Please watch our "What is an ACCA Manual J load calculation?" Video further down the page
"Manual J" "Residential HVAC Load Calculation" "We are Certified by ACCA in Manual J"
Each safety factor applied to the indoor/outdoor design conditions, building components, ductwork conditions, or ventilation/infiltration conditions outlined above has its own impact on the resulting heating and cooling loads. But, a more significant impact occurs when the safety factors are combined. The compounding of safety factors will result in an inflated load that cannot be relied upon for the remaining steps of the residential HVAC design process.
"Manual J calculations should be aggressive, which means that the designer should take full advantage of legitimate opportunities to minimize the size of estimated loads. In this regard, the practice of manipulating the outdoor design temperature, not taking full credit for efficient construction features, ignoring external window shadings and then applying an arbitrary "safety factor" is indefensible."
"No additional safety factors are required when load estimates are based on accurate information pertaining to the envelope construction and duct system efficiency. Large errors are possible if there is uncertainty about insulation levels, fenestration performance, envelope tightness or the efficiency of the duct runs installed in the unconditioned space."
What happens when inaccurate adjustments are applied to the heating and cooling load calculation process? Something which seems quite minor such as changing the outdoor/indoor design conditions can result in exaggerated loads.
Making more than one adjustment only increases the inaccuracy of the calculation results.
The results of the combined manipulations to outdoor/indoor design conditions, building
components, ductwork conditions, and ventilation/infiltration conditions produce significantly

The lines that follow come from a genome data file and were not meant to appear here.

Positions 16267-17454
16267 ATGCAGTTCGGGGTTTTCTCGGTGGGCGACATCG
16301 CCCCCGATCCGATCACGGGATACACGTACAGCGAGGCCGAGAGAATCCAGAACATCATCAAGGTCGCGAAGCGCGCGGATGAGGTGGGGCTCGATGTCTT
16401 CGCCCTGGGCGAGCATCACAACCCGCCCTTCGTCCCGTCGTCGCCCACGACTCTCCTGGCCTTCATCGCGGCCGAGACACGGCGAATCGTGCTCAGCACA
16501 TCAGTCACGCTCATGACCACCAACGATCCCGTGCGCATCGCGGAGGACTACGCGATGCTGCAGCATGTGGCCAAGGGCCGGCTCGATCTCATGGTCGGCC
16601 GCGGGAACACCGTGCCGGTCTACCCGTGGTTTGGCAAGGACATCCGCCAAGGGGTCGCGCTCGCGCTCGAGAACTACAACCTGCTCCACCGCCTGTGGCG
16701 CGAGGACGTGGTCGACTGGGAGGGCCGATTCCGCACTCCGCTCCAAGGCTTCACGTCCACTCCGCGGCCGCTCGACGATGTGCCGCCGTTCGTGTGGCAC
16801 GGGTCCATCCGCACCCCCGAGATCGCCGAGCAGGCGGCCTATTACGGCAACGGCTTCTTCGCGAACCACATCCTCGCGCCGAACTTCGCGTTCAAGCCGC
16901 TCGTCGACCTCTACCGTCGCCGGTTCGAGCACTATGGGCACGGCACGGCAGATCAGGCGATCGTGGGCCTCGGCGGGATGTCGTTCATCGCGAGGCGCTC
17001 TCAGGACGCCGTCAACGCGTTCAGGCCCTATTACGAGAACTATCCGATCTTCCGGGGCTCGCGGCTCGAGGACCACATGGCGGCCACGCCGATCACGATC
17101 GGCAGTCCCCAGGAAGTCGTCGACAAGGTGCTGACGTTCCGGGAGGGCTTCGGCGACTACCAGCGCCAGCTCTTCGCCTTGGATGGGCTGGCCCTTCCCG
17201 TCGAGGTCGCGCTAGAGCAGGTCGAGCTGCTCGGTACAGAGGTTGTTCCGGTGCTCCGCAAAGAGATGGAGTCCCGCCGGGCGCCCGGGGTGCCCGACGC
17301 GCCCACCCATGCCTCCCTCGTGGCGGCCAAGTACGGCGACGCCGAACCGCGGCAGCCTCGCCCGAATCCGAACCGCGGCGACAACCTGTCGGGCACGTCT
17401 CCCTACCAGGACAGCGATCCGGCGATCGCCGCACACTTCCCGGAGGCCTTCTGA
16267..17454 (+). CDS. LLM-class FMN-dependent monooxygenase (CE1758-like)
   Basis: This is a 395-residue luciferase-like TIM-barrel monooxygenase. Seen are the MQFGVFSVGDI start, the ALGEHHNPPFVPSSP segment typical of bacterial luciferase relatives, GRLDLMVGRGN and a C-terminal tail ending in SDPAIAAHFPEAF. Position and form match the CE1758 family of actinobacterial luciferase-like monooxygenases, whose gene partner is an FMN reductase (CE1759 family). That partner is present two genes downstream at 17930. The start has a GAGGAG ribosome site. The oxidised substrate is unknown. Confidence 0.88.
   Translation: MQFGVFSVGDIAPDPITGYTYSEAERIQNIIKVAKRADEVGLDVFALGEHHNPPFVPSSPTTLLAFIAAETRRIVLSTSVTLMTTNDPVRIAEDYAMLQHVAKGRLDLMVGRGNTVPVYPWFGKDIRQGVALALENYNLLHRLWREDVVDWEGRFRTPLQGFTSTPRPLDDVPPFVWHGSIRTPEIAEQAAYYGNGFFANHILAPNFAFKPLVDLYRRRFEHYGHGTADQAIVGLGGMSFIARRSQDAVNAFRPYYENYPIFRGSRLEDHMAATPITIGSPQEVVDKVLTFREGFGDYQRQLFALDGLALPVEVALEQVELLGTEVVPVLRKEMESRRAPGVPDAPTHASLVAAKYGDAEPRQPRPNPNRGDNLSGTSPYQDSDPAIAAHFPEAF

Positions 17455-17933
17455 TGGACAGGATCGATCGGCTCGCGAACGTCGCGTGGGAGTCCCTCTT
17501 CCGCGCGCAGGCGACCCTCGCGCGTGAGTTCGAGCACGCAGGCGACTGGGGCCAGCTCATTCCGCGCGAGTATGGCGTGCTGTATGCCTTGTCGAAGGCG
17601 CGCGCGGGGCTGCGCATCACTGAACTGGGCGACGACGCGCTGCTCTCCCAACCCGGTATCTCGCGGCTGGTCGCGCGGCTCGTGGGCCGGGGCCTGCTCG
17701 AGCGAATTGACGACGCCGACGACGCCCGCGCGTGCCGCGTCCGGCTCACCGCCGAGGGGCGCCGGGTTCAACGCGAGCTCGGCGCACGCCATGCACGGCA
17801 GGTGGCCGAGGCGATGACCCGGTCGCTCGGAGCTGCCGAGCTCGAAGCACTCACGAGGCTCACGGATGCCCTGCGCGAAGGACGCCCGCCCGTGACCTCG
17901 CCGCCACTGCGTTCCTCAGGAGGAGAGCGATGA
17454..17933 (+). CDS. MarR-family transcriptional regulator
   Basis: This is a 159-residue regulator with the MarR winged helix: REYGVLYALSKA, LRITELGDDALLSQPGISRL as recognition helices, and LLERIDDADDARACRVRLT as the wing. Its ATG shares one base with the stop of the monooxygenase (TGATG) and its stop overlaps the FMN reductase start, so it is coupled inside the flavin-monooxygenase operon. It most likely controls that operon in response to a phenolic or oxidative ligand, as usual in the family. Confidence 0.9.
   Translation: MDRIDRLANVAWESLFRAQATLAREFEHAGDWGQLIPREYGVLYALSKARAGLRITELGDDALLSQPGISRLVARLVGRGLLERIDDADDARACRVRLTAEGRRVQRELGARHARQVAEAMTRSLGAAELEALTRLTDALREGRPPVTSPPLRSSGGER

oversized calculated loads. Not only will this oversizing impact the heating and cooling
equipment costs, but duct sizes and number of runs must also be increased for the
significantly increased system airflow.
Oversizing the HVAC system is detrimental to energy use, comfort, indoor air quality, building and equipment durability. All of these impacts derive from the fact that the system will be "short cycling" in both heating and cooling modes. To reach peak operational efficiency and effectiveness, a heating and cooling system should run for as long as possible to address the loads. Short cycling limits the total amount of air circulating through each room, and can lead to some rooms not receiving adequate duration of airflow.
In the cooling season in humid climates, cold clammy conditions can occur due to reduced dehumidification caused by the short cycling of the equipment. The system must run long enough for the coil to reach the temperature for condensation to occur and an oversized system that short cycles may not run long enough to sufficiently condense moisture from the air. Excess humidity in the conditioned air delivered to a space may lead to mold growth within the house.
WHAT DOES AN ACCA MANUAL J LOAD CALCULATION SHOW YOU?
The residential HVAC load calculation determines just the right size system for your specific home. The Manual J load calculation results in a recommendation for tonnage, which is how the HVAC industry determine size. If your home is well-insulated, has energy-efficient windows and has low infiltration rates, you won't need as large an air conditioner as you would in a structure that is poorly insulated or has a significant heat gain.
Many permit offices require an engineered Manual J, S & D report to meet code requirements
to prove the equipment and ductwork are properly sized. The Manual J portion calculates the
amount of heat that is loss through the building envelope (how much heat is needed) and the
amount of heat that is gained (how much cooling is needed).
A Residential Manual J load analysis provides:
Individual Room x Room heating and cooling needs
How much heating does my home need for my family to be comfortable?
How much cooling does my home need for my family to be comfortable?
There are two parts to the cooling load:
How an ACCA certified Manual J heating and cooling load calculation ensures YOUR house is "Just Right" - Avoid a Goldilocks Home.
The Manual J calculation process determines the heating and cooling your home needs to stay "just right" - toasty warm in the cold frigid months and cool and comfortable in the hot steamy months. Decades ago HVAC engineers developed what is now called ACCA Certified Manual J load